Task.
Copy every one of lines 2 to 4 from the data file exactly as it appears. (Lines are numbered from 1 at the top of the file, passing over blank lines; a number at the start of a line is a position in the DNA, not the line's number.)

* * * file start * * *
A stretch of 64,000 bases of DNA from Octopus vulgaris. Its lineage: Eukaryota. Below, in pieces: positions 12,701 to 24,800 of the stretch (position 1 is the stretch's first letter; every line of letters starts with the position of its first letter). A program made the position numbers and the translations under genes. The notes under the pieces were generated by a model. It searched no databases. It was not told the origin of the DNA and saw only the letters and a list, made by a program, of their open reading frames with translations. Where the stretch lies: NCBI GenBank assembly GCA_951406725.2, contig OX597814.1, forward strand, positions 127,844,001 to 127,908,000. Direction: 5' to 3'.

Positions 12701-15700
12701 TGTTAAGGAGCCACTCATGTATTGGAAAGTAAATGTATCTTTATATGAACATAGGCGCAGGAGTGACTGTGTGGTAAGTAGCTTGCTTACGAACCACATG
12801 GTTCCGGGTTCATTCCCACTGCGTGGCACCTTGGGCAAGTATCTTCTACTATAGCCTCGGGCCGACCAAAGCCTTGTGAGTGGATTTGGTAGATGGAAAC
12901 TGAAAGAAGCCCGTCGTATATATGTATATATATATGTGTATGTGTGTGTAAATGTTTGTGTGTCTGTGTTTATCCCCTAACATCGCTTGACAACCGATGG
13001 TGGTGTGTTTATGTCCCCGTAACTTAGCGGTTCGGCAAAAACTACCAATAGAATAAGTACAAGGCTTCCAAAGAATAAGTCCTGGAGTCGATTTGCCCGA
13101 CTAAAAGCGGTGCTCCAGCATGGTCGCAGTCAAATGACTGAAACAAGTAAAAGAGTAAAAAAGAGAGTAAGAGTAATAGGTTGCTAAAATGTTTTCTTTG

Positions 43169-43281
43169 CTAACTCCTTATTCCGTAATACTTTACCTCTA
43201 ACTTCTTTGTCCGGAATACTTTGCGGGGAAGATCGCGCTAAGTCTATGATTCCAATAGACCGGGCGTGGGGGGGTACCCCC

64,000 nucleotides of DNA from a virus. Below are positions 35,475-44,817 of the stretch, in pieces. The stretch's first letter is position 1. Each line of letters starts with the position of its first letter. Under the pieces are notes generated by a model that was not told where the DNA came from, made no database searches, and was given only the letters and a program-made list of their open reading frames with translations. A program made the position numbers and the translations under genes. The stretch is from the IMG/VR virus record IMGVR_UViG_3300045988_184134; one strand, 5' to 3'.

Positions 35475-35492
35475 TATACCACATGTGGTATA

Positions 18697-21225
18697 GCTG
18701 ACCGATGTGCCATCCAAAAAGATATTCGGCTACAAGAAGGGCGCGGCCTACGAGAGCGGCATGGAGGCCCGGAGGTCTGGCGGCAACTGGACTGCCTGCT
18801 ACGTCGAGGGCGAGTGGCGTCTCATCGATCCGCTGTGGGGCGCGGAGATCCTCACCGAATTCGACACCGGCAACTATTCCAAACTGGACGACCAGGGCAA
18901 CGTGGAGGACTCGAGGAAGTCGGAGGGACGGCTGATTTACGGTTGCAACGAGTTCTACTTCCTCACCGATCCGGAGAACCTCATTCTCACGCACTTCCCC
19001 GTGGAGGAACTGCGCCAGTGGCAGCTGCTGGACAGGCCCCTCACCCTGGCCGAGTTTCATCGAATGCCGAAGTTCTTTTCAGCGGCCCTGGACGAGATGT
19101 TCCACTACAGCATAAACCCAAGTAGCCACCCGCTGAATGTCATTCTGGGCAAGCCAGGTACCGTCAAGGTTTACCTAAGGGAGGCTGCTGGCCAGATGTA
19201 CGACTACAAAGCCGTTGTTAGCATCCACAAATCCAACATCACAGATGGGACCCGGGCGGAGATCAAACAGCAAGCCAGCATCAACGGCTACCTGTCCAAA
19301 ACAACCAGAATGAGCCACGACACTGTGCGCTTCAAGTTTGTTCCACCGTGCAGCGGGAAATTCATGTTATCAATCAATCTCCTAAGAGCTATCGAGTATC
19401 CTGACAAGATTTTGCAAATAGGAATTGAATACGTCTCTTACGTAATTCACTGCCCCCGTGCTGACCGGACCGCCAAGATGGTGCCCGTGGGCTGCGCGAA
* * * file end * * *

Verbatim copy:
Positions 12701-15700
12701 TGTTAAGGAGCCACTCATGTATTGGAAAGTAAATGTATCTTTATATGAACATAGGCGCAGGAGTGACTGTGTGGTAAGTAGCTTGCTTACGAACCACATG
12801 GTTCCGGGTTCATTCCCACTGCGTGGCACCTTGGGCAAGTATCTTCTACTATAGCCTCGGGCCGACCAAAGCCTTGTGAGTGGATTTGGTAGATGGAAAC